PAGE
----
Corn, cocoa prices rise on weather concerns

AP News
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Posted: Jan 24, 2012 3:46 PM
Corn, cocoa prices rise on weather concerns

A stretch of dry weather on two continents sent corn and cocoa prices higher Tuesday.

Investors are concerned that the weather problems will lead to smaller harvests of corn in Argentina and cocoa in the Ivory Coast.

Argentina, one of the world's biggest corn exporters, has been coping with dry weather for weeks. Recent rainfalls have done little to ease damage, Barclays Capital analysts stated in an email.

Hot weather also is baking the Ivory Coast, a major global producer of cocoa. "They're looking for rain and the crop is getting exhausted by heat," said Spencer Patton, founder of the hedge fund Steel Vine Investments LLC.

Corn for March delivery rose for a fourth straight day Tuesday, ending up 10.25 cents at $6.3025 per bushel. March cocoa increased $144, or 6.3 percent, to finish at $2,413 per metric ton.

Other commodities were mixed as talks continued over the best way to reduce Greece's massive debt burden. The marathon negotiations are between the finance ministers of countries that use the euro currency and private creditors such as banks and investment firms that hold Greek government bonds.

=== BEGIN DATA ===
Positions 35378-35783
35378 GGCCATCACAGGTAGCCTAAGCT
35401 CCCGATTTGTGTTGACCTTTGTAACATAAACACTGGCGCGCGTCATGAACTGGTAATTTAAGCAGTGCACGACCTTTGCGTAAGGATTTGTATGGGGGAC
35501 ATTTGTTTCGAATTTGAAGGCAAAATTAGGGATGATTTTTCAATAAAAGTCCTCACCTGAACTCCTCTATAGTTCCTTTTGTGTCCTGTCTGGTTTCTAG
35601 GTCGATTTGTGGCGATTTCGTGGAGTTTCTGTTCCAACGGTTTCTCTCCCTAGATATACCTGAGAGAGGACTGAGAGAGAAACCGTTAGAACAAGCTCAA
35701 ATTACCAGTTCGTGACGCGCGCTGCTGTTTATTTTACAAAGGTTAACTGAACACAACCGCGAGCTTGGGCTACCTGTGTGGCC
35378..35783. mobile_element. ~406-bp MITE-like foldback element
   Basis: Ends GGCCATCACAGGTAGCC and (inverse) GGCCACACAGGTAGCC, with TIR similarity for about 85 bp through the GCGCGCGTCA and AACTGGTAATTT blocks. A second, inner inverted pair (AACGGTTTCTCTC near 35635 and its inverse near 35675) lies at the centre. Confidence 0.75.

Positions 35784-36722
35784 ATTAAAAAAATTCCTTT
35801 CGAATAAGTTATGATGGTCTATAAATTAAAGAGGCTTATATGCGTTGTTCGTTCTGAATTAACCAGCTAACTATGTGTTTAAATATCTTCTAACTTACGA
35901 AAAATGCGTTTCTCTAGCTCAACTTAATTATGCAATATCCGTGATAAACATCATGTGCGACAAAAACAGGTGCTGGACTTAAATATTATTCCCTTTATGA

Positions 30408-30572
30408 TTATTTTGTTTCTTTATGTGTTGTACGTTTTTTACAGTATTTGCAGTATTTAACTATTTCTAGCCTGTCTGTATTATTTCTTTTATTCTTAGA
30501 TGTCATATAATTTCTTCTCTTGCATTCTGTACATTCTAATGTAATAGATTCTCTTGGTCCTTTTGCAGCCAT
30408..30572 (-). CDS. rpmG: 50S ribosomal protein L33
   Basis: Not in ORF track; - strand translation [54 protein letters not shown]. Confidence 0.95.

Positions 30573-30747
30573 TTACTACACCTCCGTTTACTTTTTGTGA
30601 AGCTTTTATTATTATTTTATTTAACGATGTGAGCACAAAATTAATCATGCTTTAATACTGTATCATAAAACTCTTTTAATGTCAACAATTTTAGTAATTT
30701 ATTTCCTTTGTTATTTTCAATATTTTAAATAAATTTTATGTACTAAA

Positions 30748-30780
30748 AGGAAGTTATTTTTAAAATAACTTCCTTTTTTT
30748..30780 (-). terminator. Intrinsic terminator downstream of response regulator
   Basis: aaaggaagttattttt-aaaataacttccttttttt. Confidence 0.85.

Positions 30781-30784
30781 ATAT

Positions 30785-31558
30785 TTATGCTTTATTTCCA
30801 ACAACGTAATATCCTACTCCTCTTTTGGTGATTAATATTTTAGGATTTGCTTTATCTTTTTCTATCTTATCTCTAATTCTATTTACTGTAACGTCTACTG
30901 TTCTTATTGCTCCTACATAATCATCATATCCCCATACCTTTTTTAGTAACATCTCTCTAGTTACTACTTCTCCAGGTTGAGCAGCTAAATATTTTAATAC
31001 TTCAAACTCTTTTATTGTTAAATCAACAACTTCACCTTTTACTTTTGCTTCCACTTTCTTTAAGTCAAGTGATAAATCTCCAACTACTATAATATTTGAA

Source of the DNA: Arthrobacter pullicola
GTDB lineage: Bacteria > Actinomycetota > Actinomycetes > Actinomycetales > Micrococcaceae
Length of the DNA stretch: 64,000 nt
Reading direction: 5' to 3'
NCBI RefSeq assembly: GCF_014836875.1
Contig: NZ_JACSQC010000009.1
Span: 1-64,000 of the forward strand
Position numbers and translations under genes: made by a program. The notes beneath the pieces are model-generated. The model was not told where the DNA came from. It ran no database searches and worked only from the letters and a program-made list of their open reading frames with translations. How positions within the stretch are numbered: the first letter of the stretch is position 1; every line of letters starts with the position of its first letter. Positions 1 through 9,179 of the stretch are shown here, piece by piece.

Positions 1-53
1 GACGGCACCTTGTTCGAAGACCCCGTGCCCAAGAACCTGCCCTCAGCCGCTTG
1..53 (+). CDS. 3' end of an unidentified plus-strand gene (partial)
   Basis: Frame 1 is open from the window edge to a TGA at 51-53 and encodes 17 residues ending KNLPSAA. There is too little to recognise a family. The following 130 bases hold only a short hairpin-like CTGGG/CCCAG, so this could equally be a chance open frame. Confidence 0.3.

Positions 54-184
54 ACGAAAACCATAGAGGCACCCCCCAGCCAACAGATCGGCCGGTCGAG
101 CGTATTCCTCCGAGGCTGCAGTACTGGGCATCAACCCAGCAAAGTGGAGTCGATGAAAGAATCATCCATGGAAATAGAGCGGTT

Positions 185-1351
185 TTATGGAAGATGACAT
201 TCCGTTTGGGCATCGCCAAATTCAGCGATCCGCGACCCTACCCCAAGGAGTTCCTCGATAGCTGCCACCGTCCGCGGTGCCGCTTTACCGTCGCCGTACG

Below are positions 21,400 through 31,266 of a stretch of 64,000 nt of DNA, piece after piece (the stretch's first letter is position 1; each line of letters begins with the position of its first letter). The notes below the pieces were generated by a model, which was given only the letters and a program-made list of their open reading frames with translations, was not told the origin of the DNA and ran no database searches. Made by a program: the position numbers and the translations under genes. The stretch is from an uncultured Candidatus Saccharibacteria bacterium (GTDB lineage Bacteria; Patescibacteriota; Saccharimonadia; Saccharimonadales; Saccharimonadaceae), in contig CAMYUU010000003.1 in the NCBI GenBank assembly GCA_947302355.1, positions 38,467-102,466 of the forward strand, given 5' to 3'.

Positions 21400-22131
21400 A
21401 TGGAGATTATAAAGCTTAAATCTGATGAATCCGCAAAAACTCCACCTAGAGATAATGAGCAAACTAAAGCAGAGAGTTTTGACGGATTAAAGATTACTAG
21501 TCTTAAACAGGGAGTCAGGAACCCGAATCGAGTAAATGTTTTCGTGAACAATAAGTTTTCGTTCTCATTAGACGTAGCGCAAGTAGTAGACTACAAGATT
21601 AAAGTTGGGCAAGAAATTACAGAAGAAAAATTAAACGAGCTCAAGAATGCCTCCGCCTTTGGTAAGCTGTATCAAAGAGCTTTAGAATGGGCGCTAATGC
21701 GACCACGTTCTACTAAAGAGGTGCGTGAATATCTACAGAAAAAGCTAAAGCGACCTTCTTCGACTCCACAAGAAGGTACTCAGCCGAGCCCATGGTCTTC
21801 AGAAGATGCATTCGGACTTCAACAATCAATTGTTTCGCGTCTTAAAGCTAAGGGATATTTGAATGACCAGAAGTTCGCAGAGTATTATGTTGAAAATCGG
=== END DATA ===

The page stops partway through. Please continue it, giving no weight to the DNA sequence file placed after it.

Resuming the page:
Investors are worried that a deal may not be reached, which could threaten the broader European economy.

Gold for February delivery fell $13.80 to end at $1,664.50 an ounce and March silver fell 29.5 cents to $31.975 per ounce.

March copper rose 0.9 cent to finish at $3.8075 per pound, April platinum declined $8.70 to $1,552.40 an ounce and March palladium fell $8.30 to $680.55 per ounce.

In energy trading, natural gas futures moved off their 10-year lows as production was trimmed and colder weather increased demand. Natural gas rose 2.1 cents to end at $2.601 per 1,000 cubic feet.

Benchmark crude fell 63 cents to end at $98.95 per barrel on the New York Mercantile Exchange. Heating oil rose 1.16 cents to at $3.0151 per gallon and gasoline futures increased 2.49 cents to $2.8105 per gallon.

Other March agriculture contracts rose. Wheat increased 13.75 cents to end at $6.335 per bushel and soybeans ended up 2.5 cents at $12.20 per bushel.